I have the yips.
According to the Urban Dictionary, the yips "is a set of conditions associated with having your nerves badly rattled." While this is a term that is commonly associated with sports, combat or drug use, I am applying it to dating. I have the yips when it comes to the people I date, have crushes on or even just interact with. My friend MG is the person who first diagnosed my yips, and it got me thinking - I am stuck on stupid when it comes to dating.
I haven't always been this way. While I haven't always made the best choices, I used to be able to tell if someone liked me, if he wanted to date me, and although I've never been one to make the first move, I was still able to approach guys, or at least be approachable. Ah, youth.
I had my first boyfriend when I was 13 - actually, we decided to be boyfriend/girlfriend on my 13th birthday (not to be confused with my first kiss) and we dated for two whole weeks. In that time I think we spoke on the phone three times, passed a dozen notes and he walked me to the school bus. We quickly lost interest in each other and moved on with very little fanfare. There were a few other boyfriends in-between him and my first puppy love, Jason*.
Jason and I dated from mid-eighth grade until mid-ninth grade. I was crazy for him and he was the same for me. We would spend hours and hours on the phone; we held hands at school and passed notes to each other all day. He bought me really thoughtful gifts for birthdays and anniversaries (you know, one month, two months, etc), and we were very much in love... then we started high school. High school was a brand new world of guys. Older guys, guys from other middle schools, guys who were interested in me and I was interested in them. At the same time, Jason was noticing other girls. We broke up and while I was pretty heartbroken, I got over it. I dated again...and again...and again. I always had boyfriends or crushes when I was in high school, guys I thought I loved or just liked a lot... then I met my first real love. When we met, it felt like I was hit by a lightning bolt. Instant, white-hot, burning lightning. We were together for years.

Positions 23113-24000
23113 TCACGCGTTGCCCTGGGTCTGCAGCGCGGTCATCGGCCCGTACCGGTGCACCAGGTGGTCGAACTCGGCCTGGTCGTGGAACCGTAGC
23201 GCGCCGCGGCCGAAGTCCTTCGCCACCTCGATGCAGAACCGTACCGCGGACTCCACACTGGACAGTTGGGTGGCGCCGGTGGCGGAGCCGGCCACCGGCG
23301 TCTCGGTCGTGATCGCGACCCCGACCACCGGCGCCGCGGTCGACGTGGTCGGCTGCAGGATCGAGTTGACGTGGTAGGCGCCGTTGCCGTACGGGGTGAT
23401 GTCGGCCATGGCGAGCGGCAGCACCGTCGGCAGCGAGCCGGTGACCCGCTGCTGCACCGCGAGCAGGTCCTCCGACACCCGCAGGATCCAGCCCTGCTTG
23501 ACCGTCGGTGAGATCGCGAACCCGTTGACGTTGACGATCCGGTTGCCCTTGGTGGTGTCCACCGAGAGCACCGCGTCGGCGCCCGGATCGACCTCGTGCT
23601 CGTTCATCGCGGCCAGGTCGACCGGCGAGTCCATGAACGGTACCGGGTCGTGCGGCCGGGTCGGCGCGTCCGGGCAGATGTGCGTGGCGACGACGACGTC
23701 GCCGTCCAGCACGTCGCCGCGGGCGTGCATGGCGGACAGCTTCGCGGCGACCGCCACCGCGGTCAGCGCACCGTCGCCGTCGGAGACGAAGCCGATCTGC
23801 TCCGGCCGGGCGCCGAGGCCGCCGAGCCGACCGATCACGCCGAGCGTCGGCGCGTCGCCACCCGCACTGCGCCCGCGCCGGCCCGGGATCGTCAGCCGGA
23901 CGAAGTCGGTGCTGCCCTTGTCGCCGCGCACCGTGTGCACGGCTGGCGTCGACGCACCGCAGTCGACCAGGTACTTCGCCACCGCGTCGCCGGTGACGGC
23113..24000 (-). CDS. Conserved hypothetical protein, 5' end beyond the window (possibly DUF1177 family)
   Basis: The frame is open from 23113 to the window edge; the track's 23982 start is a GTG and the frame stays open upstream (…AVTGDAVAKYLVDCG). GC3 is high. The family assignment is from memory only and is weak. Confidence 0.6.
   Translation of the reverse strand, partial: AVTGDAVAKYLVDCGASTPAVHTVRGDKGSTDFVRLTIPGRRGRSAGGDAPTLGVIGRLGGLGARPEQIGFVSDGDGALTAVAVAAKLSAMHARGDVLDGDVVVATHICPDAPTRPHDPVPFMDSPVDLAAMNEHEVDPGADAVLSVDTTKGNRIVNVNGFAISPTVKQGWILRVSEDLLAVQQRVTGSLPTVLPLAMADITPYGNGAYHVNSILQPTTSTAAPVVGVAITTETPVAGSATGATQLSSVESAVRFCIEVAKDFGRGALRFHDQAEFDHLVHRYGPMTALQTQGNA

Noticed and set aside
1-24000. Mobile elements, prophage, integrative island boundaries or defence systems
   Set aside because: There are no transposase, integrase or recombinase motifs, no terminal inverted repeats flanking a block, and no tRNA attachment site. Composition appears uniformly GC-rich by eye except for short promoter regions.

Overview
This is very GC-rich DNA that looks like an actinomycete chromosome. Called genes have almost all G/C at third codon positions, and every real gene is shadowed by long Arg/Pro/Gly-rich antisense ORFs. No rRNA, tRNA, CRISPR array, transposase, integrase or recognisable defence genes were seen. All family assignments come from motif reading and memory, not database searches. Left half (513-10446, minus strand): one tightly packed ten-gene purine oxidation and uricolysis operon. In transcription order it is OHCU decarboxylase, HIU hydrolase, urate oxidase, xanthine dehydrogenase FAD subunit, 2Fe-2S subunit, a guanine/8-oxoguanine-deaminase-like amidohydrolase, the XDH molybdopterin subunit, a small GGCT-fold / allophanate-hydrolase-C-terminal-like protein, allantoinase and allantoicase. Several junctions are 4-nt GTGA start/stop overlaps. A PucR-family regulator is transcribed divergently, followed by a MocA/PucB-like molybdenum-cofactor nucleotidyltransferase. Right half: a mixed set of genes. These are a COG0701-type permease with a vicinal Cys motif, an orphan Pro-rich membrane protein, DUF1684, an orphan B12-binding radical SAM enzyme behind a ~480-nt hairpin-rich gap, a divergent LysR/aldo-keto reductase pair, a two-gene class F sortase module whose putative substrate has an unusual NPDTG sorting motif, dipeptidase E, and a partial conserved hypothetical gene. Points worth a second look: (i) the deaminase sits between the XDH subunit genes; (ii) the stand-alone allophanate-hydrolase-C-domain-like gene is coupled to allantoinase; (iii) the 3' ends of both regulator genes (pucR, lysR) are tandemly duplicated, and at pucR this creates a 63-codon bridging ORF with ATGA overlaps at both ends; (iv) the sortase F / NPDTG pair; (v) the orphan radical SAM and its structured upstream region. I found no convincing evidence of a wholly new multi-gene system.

Obviously, the relationship didn't last, and once again, I was heartbroken, but I was also older, and age has a way of changing a person. Along with having to dye my roots and noticing wrinkles on my eyelids (I swear, I have wrinkles on my eyelids!), I am no longer so free when it comes to liking someone, I'm pretty closed off and I have no idea anymore when someone likes me. The yips have completely thrown off my game and I have no idea how to date.
This isn't all my fault. While I have definitely become more guarded, I have noticed that my male counterparts aren't so open either. The following is a completely un-scientific observation about men at different ages:
The Fresh 20's:
Men are still free and finding themselves. Some of them are in college or trying out different jobs. They take awesome road trips with their buddies and frequent strip clubs.. They have big dreams and a vision for their lives. They get into a few serious relationships at this age...
The Loss of Innocence - Ages 29 - 35:
If he is still single, then he is damaged. He had two or three really serious relationships in his 20's and they left him jaded and while he wants to date again, he keeps up the wall he built. His buddies are married or in relationships and he either resorts to hanging out with people who are much younger than him or with his married friends. He is always being set up and has tried all the internet dating sites.
Screw it, he says - Ages 35 - 42:
In this age group, men have worked through their jaded feelings and are open again. Things that seemed to matter in their early 30's aren't as important anymore. They are a little more open but hard to find, because there are very few of them. These men are a risk because they are set in their ways, may have kids that are out of the baby stage and may not want to start again (I want babies of my own).